"The Beatles happened, and it became the thing to be in a beat group": Classic Charlie Watts interview

Charlie Watts
The coolest Rolling Stone: Charlie Watts performing circa 1962 (Image credit: Getty Images)

Arguably the world’s biggest and greatest rock band, The Rolling Stones continue to swagger across the world's biggest stages, more than 60 years after their inception.


Behind the Jagger swagger and the unquestioned status of Keef as guitar god, many considered drummer Charlie Watts, who sadly passed away aged 80 in 2021, to be the coolest member of the band. And with good reason.

Understated but impeccably laying down the grooves behind the r’n’b influenced rock tunes, Charlie’s swing was what made the Stones so essential and influential. Yet many fans who have enjoyed his key contribution to Stones classics like ‘Paint It Black’, ‘Gimme Shelter’, ‘Tumbling Dice’, ‘Honky Tonk Woman’ and ‘Jumpin’ Jack Flash’ might not be aware that Watts is a schooled jazzer, whose boyhood hero was Charlie Parker. To the end, Watts continued to indulge his passion for jazz with the Charlie Watts Quintet and Tentet and put out a number of recordings paying tribute to Bird, as well as covering jazz and swing classics.

Growing up in Wembley, London, Charlie discovered drums through the playing of Chico Hamilton, and it wasn’t long before he was playing first in a swing band and then with British blues pioneer Alexis Korner, whose Blues Incorporated were regulars at the G Club in Ealing. The G Club was patronised by Mick, Keith and Brian Jones, who inducted Charlie into their band, even as he continued his labours as a commercial artist.

Here we present a classic interview from our archive, in which the coolest Stone discusses his early years with the band, his enduring love of jazz and the players who inspired him.

Blues Incorporated on BBC Jazz Club, July 12 1962 - YouTube Blues Incorporated on BBC Jazz Club, July 12 1962 - YouTube
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You continued with the day job even once you’d joined the Stones. Did you enjoy your work?

“Yes. I’m very easy like that. I was a designer, mostly advertising. I did three years as a lettering artist. I went from there to a design studio, an agency. I was doing it all the time I was with Alexis, and I was doing it when I was with The Stones, but I was ‘between engagements’ when I officially joined the Stones.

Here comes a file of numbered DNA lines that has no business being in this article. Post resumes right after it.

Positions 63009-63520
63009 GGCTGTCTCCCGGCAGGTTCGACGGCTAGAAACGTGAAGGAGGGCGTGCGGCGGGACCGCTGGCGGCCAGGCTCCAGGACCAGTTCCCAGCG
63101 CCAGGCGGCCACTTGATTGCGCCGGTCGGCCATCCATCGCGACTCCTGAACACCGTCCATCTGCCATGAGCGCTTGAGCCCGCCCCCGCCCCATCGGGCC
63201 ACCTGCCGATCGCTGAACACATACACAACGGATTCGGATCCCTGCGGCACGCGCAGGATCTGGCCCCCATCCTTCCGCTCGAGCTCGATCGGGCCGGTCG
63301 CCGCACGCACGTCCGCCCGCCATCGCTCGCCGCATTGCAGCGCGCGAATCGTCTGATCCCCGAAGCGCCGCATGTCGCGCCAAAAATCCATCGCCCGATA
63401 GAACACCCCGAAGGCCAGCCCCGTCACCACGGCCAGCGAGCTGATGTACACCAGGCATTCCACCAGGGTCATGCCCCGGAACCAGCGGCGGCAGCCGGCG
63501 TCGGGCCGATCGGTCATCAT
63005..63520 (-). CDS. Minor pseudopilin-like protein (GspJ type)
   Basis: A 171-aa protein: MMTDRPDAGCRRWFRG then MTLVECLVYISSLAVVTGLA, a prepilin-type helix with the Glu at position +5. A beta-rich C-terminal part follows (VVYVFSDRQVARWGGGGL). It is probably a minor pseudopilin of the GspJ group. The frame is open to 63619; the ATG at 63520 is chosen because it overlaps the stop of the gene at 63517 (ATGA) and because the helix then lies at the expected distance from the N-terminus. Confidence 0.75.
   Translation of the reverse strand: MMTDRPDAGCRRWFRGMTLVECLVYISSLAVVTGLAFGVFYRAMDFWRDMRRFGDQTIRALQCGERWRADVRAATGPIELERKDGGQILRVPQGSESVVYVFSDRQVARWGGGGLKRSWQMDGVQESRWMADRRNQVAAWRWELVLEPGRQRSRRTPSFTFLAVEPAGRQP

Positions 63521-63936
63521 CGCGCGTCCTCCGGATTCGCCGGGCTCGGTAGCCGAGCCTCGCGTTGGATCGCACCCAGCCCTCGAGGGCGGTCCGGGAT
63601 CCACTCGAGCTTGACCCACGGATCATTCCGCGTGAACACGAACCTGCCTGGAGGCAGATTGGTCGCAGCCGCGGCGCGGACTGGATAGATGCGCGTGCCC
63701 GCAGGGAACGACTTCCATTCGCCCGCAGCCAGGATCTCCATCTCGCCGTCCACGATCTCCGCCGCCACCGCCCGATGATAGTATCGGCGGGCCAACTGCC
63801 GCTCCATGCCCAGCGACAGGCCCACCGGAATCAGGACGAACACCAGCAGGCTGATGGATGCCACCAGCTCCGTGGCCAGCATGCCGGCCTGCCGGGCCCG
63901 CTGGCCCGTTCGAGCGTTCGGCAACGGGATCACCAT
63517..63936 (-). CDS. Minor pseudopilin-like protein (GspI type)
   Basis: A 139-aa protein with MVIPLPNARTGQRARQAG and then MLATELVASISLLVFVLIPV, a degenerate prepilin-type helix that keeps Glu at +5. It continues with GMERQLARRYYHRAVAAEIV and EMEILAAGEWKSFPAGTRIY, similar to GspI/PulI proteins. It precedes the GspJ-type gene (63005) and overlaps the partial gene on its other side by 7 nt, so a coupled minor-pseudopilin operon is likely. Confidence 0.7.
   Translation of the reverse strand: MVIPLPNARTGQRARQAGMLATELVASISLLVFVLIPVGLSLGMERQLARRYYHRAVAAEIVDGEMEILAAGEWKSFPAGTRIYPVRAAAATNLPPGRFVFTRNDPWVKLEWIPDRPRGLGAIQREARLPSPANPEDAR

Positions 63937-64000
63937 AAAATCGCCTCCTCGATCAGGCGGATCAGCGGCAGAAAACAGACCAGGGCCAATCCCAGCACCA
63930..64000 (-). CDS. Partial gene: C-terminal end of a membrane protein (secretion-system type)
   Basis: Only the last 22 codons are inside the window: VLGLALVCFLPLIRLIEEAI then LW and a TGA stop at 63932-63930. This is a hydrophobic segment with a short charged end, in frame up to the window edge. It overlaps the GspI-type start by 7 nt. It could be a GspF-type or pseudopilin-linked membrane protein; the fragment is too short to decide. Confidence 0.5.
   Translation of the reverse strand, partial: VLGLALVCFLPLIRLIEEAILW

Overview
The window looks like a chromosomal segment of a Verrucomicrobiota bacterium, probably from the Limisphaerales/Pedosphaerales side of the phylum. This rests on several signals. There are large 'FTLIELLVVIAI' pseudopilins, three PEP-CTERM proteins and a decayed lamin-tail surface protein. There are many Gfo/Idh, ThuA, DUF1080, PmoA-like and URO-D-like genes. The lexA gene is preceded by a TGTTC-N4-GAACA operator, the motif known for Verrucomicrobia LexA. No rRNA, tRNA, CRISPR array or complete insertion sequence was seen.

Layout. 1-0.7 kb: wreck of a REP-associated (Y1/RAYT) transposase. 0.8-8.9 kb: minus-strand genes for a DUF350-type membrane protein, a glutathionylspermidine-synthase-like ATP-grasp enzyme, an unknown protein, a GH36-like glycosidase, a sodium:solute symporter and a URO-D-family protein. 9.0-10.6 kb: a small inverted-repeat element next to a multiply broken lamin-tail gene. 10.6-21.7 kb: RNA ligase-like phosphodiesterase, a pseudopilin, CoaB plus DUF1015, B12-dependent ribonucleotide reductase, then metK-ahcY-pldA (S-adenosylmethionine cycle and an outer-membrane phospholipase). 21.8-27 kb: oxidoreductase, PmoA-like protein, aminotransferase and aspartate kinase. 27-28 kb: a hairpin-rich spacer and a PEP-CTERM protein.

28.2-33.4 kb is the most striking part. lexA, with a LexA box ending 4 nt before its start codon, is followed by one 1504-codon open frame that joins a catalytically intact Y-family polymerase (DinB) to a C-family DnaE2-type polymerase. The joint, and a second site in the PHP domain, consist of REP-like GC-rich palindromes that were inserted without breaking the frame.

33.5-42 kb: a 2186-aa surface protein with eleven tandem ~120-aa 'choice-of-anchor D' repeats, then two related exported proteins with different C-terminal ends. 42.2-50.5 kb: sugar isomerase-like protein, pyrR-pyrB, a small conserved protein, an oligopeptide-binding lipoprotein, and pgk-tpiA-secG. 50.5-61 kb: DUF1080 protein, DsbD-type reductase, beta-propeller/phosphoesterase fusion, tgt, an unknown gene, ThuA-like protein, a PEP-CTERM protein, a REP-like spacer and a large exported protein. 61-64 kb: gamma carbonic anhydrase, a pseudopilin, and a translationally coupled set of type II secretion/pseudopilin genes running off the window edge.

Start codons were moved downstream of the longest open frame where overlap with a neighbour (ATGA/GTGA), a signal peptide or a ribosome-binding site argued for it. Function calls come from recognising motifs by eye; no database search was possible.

We had the best frontman in Mick, and Keith was such a good rhythm guitar player, which is what he used to play in those days

"I’d played with them before, but I was asked to come along to rehearsals by Brian [Jones] I used to hang out with them, go to job interviews, come back and we’d play the 100 Club. I’d get up in the morning and Brian and Keith would be snoring away, and I’d think, ‘I’m not going to an interview today – we’re playing tonight anyway.

“We had a lot of work in London and Richmond, four or five nights a week. We didn’t actually go around England in the early days. It’s terribly glamorous being on the stage, and suddenly I was in a band where everybody was clapping. Alexis was a big band to be in, but The Stones had such a mad following and it got bigger every week.

"And then The Beatles happened, and it became the thing to be in a beat group. And it was a great spawning ground for some strange players, some good. The Animals were a very good band live. The Stones were the best though, I think.”

What made you the best?

“Dunno. I think we swung, a lot. The Animals used to swing as well. They used to do a great version of ‘Almost Grown’. What made us the best? Being my band [laughs]. We had the best frontman in Mick, and he was, even in those days. And Keith was such a good rhythm guitar player, which is what he used to play in those days.

"He used to lead in but it was mostly rhythm. And Brian was good at what he did, so it was a great sound to have in the band. He’s like Ronnie [Wood], who’s a great guy to do anything. Ronnie’s a great adapter.”

Did you ever feel any regret that you came from this jazz background and suddenly you were playing rhythm and blues?

“No. I got introduced to this music. I was never a rock’n’roll fan when I was a kid. I used to love Fats Domino and Little Richard, but I was never an Elvis fan, I never followed the charts, and I liked Duke Ellington and Bird. I never had any trouble listening to jazz; it’s very easy for me.